“One of the reasons why it has been so difficult to make an AIDS vaccine is that the virus infects the very cells of the immune system that any vaccine is supposed to induce,” says senior author Guido Silvestri, chief of microbiology and immunology at Yerkes National Primate Research Center.

Silvestri is also a professor of pathology and laboratory medicine at Emory University School of Medicine and a Georgia Research Alliance Eminent Scholar. The first author of the paper is senior research specialist Diane Carnathan, PhD, and colleagues from the Wistar Institute, Inovio Pharmaceuticals and the University of Pennsylvania contributed to the study.

A large part of the HIV/AIDS vaccine effort has been focused on developing vaccines that stimulate antiviral T cells. T cells come in two main categories, defined by the molecules found on their surfaces. CD8 is a marker for “killer” cells, while CD4 is a marker for “helper” cells. CD4+ T cells are known to be primary targets for HIV and SIV (simian immunodeficiency virus) infection, while several studies have proposed that CD8+ T cells could be valuable in controlling infection.

In this study, researchers immunized rhesus macaques with five different combinations of vaccines encoding SIV proteins found on the inside of the virus only. This experimental strategy was designed to examine the effects of cell-mediated immunity, without stimulating the production of neutralizing antibodies, in what scientists refer to as a “reductionist approach”.

The monkeys received an initial immunization followed by two booster shots after 16 and 32 weeks. The monkeys were then exposed to repeated low-dose intrarectal challenge with SIV, once per week, up to 15 times. In general, the immunization regimens did not prevent SIV infection. While all the immunized monkeys had detectable levels of circulating “killer” CD8+ T cells, there was no correlation between these cells and preventing infection.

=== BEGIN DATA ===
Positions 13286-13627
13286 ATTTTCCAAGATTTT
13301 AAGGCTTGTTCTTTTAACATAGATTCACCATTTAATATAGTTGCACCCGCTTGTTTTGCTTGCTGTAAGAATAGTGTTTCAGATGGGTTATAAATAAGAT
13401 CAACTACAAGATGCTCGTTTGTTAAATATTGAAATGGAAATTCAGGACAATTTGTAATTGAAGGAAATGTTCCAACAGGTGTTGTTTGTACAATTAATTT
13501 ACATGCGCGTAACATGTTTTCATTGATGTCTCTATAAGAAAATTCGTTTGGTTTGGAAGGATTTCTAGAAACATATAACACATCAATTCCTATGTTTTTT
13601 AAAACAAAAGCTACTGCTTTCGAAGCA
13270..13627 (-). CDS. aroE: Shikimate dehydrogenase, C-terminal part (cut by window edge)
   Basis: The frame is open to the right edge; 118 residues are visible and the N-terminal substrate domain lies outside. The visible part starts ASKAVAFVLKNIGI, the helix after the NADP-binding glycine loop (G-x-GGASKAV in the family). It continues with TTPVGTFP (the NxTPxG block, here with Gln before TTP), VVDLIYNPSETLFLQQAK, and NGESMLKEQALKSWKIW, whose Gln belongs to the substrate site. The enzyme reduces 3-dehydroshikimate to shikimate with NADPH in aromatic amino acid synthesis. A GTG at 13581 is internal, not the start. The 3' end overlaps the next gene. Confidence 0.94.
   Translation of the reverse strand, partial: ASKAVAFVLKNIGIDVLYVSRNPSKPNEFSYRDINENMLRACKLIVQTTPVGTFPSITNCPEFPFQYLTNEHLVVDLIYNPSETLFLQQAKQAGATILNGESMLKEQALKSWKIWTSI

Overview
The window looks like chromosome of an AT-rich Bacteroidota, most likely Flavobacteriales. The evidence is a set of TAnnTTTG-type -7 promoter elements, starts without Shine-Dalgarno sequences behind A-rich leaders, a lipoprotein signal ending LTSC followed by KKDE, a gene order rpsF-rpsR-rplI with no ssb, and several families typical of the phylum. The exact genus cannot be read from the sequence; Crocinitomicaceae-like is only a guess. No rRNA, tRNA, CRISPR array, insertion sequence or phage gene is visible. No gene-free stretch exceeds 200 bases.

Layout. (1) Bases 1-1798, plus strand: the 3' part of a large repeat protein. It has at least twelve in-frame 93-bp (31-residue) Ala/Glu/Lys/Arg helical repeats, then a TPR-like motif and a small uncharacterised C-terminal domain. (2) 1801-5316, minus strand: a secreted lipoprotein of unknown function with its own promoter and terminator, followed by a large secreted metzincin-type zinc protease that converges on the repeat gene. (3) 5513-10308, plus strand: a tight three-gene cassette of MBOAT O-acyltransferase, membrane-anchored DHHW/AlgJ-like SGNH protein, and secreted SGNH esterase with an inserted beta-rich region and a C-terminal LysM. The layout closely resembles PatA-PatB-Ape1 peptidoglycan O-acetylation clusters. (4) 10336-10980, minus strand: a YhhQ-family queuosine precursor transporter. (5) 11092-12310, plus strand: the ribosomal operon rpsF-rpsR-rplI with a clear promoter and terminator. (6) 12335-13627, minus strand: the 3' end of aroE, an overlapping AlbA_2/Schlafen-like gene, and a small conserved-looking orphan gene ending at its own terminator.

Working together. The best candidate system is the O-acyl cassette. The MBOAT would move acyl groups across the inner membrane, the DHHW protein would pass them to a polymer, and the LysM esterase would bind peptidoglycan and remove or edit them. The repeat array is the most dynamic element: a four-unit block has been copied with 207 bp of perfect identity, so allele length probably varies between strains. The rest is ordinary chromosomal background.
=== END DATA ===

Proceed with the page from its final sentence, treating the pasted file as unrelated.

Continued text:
The most important result, however, was that the monkeys that became infected had higher levels of activated CD4+T cells in rectal biopsies before challenge, Silvestri says.

“This study shows that if a vaccine induces high levels of activated CD4+ T cells in mucosal tissues, any potential protective effect of the vaccine may be hampered,” he explains.

The study emphasizes the unique challenges that HIV poses in terms of vaccine development, and the importance of pursuing vaccine concepts and products that elicit strong antiviral immune responses without increasing the number of CD4+ T cells in the portals of entry for the virus.

The research was supported by the National Institute of Allergy and Infectious diseases (AI080082) and the NIH Director’s Office of Research Infrastructure Programs (Primate centers: P51OD11132).

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Human Genome Tinkering Could Be Our Best Bet to Beat HIV

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The human immunodeficiency virus (HIV) is a crafty little beast, constantly mutating to mask itself from our body’s defenses, but always entering cells through the same molecular door. The design of that cellular door is governed by our DNA, so why not change the lock by modding our genetic code?

In 2006, a minor medical miracle occurred. HIV-positive leukemia patient Timothy Ray Brown—the second Berlin Patient—received a bone marrow transplant that saved his life in more ways than one. The marrow that he received was from a donor with a unique double mutation to a gene on the 3rd chromosome known as CCR5. This gene codes for the surface protein that the HIV virus uses to gain entry into our white blood cells (specifically, CD4+ T-cells); however the double mutation shuts down these sites and provides a natural immunity to HIV. This mutation is exceptionally rare, only occurring in about one percent of Caucasians and nowhere else. It’s been hypothesized that it’s this same natural immunity that allowed a small portion of Europeans to make it through the Black Plague unscathed.